We can spot tourists a mile away. The Barefoot Diary definition of a tourist is not quite so tame as Webster’s cited above. Come on, you know what I’m talking about. Tourists are those people, clad in flowery shirts and big hats, cameras in hand, that wander around the world in flocks taking selfies, slowing down and meandering against the flow of foot traffic, spilling food and drinks because they can’t keep up, while exclaiming loudly, “Wow! Will you look at that…we’re not in Kansas any more!” In fact, nowadays it’s not a good idea to even look like a tourist. Not only are they a nuisance, but they are often the targets of pickpockets and petty thieves.
Phooey! We never, ever want to be labeled as tourists. EVER! This is why no matter how lost we are, we always try to “look” like we know where we are going. It’s why I don a carefully concealed fanny pack (that John hates) rather than a purse or back pack. It’s why we generally never run with “herds” of people and never do guided tours. We consider ourselves, uh, sophisticated travelers…globetrotters…experience creators…adventure junkies…anything but tourists!
We love art.
In fact, prior to leaving the United States we had started a collection of some pretty incredible pieces. So it makes sense that we are “in love” with San Miguel because it is an artist’s mecca. In fact, here, you don’t even have to venture inside galleries to see amazing artwork…all you have to do is walk down the street!
Because of the efforts of an innovative woman named Colleen Sorensen, the colonia Guadalupe area of the city is an imaginative world of colorful expression that makes you go, “WOW!” But it wasn’t always like that. In fact, prior to 2013, street art was not permitted anywhere in San Miguel.
When Colleen moved to San Miguel from Texas (a lot of great things and people come from Texas…wink!) she created the Muros en Blanco project and championed the very first Street Art Mural Festival. During this event artists got together for three days to create a little magic on the streets of the city.
One of the coolest things about our travel lifestyle is getting to experience the holiday traditions of the countries we visit. We’ve been fortunate to celebrate two “biggies” (Christmas and Easter) here in San Miguel. After strolling through San Miguel’s streets, parks and colonnades adorned with poinsettias and ornate Christmas decorations, I figured that Easter was going to be something spectacular. Believe me, it was over the top. Way more than anything either one of us have ever seen or experienced.
Many of you know that I used to be in the theatre. I acted, did radio/voice-over work, directed and taught theatre for many moons in a previous life. In fact, I go all “apey” when an artist “becomes” someone or something else and then performs in the new façade. When a person puts on a mask, a miracle occurs. The wearer enters a new world where fantasies, rituals and dreams come to life. To me, whether it’s an actor on a stage or a masked performer at a religious festival, it’s the ultimate creative expression. Right up there with cartooning and karaoke singing! I love it.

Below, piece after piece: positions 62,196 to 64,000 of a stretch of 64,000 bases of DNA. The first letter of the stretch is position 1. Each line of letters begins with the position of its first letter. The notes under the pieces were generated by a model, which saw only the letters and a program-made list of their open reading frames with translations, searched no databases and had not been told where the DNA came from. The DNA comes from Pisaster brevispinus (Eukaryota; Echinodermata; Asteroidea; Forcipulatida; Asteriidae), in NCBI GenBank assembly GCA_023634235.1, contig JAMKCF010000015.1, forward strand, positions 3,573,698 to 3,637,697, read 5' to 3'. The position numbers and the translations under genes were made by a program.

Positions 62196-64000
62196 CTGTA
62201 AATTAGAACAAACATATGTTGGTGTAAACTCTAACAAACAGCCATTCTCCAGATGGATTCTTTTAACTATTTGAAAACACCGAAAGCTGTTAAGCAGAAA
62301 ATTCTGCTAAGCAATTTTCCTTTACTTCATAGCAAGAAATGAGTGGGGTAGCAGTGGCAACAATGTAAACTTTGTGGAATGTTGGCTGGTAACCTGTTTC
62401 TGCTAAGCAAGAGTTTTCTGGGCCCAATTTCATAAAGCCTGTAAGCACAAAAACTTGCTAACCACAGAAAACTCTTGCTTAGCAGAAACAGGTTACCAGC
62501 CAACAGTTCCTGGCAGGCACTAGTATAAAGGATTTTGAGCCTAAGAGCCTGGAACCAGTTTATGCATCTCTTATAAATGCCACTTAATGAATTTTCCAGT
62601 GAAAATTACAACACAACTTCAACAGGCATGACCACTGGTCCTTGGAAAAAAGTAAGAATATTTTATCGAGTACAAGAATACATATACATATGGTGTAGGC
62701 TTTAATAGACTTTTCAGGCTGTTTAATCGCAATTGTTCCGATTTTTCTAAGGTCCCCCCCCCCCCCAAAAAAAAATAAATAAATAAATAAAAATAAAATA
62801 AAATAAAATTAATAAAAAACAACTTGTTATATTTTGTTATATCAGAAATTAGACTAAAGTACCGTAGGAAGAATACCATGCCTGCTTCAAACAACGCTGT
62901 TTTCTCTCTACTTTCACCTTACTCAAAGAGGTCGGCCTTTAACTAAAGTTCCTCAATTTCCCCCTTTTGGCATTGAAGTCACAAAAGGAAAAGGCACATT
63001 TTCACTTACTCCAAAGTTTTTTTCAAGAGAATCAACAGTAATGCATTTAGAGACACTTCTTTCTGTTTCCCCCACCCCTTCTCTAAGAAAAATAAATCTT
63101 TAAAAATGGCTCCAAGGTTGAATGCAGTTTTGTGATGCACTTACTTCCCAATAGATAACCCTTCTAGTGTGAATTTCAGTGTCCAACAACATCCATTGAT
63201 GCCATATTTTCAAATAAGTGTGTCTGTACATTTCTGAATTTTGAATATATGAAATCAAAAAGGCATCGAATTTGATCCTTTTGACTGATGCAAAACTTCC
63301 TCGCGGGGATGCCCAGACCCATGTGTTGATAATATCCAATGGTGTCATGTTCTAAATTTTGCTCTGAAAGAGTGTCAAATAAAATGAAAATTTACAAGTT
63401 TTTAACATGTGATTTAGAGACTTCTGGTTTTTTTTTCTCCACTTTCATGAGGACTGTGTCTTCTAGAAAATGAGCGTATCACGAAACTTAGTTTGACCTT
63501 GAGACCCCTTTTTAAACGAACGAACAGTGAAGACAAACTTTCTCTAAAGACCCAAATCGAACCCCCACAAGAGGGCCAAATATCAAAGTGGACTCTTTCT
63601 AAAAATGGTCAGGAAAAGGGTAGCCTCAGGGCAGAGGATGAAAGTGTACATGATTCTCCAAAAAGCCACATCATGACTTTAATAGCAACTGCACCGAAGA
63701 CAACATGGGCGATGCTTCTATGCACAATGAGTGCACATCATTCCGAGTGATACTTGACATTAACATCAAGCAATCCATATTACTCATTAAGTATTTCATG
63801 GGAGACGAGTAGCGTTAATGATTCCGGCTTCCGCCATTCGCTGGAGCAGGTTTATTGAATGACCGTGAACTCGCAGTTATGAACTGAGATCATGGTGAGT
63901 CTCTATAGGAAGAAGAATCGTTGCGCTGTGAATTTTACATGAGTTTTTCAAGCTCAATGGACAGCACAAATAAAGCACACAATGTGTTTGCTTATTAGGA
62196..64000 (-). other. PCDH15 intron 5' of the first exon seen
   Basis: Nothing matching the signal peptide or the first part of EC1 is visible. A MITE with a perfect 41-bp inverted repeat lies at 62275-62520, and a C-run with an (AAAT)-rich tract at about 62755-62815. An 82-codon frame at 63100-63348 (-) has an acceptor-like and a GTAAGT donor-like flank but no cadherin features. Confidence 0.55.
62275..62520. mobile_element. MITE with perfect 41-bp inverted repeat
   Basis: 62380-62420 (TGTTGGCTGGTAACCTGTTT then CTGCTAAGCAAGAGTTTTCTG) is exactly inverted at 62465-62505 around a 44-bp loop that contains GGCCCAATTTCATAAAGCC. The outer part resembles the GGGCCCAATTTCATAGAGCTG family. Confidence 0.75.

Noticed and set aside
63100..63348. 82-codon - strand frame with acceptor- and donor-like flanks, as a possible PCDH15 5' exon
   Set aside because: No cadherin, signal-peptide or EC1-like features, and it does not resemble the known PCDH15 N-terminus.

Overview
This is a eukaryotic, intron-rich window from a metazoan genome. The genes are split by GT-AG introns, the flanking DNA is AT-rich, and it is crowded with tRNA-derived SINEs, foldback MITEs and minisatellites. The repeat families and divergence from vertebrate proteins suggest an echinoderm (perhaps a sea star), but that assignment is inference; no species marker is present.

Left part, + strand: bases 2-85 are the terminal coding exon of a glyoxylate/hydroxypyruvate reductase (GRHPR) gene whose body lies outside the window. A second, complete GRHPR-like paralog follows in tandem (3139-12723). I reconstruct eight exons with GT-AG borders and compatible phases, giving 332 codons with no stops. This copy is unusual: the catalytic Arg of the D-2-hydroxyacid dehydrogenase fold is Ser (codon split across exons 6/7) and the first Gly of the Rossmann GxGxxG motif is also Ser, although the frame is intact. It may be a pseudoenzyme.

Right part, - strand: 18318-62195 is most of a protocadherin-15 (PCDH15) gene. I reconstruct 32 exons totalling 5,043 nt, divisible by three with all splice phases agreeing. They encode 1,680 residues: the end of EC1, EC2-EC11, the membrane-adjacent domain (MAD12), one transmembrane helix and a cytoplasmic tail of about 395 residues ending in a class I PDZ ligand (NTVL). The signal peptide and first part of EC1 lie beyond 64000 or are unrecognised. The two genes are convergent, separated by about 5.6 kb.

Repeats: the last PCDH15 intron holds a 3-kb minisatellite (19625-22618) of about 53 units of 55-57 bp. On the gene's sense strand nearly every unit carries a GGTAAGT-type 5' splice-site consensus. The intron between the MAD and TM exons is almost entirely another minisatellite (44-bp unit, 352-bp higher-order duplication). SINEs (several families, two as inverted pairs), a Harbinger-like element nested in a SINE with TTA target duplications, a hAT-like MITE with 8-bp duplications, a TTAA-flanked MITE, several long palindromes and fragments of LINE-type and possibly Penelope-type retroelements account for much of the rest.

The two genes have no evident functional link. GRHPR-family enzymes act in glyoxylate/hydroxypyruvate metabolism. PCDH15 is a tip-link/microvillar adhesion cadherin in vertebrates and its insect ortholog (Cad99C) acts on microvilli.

So when our new house sitting friends, Sandy and Rob (BritsHousesitting.com), invited us to accompany them to the San Miguel Mask Museum, I was thrilled. Another house sitting couple, dear friends from our Xcalak sit, Manuel and Xochitl (www.wanderingfolks.com), just happened to be passing through San Miguel at that time and joined us for breakfast and then the tour.
Great food, great friends and, of course, touring a magical place that honors my very favorite artistic expression…well, it doesn’t get much better! We had a blast.
We rarely rant and rave about issues that are pet peeves, irk us, or even send us into orbit. Don’t get me wrong, we have very definite opinions about things that are going on nowadays, but we tend to keep our mouths shut. We’re not Tweeters, and you’ll never see an emotionally charged political or religious rant or rave from us on any of the social media platforms.
One of the coolest things my mother did for her children, as we were growing up, was to make our birthdays an extravaganza celebration. Our special day always had a theme with hand-made invitations, costumes and decorations. My brother, Dub, has a birthday in October, so his parties centered around cool weather things. One year he had a Football Party and we welcomed the star quarterback of the local high school team as the celebrity guest. Another year his party had a TV Heroes theme, and everyone dressed as their favorite TV idol. I was Morticia Addams and Dub was Napoleon Solo, the Man from U.N.C.L.E.
My birthday is the end of August so we had all summer to make plans. Where most little girls had pajama parties or celebrated Barbie along with their birthday, I had super events that included a Hawaiian Luau and a Mexican Fiesta.
For my 9th birthday we had the crème de a crème of all parties, with a United Nations theme. It was the rage of the neighborhood, because everyone dressed as a delegates from a different countries. We tie-dyed an old sheet and I draped it around myself, Super-glued a fake jewel to the center of my forehead and became the delegate from India. Dub represented Mexico, touting a sombrero, serape and a moustache, drawn on with an eyebrow pencil. I was a ravishing Rani, and Dub was one cool hombre.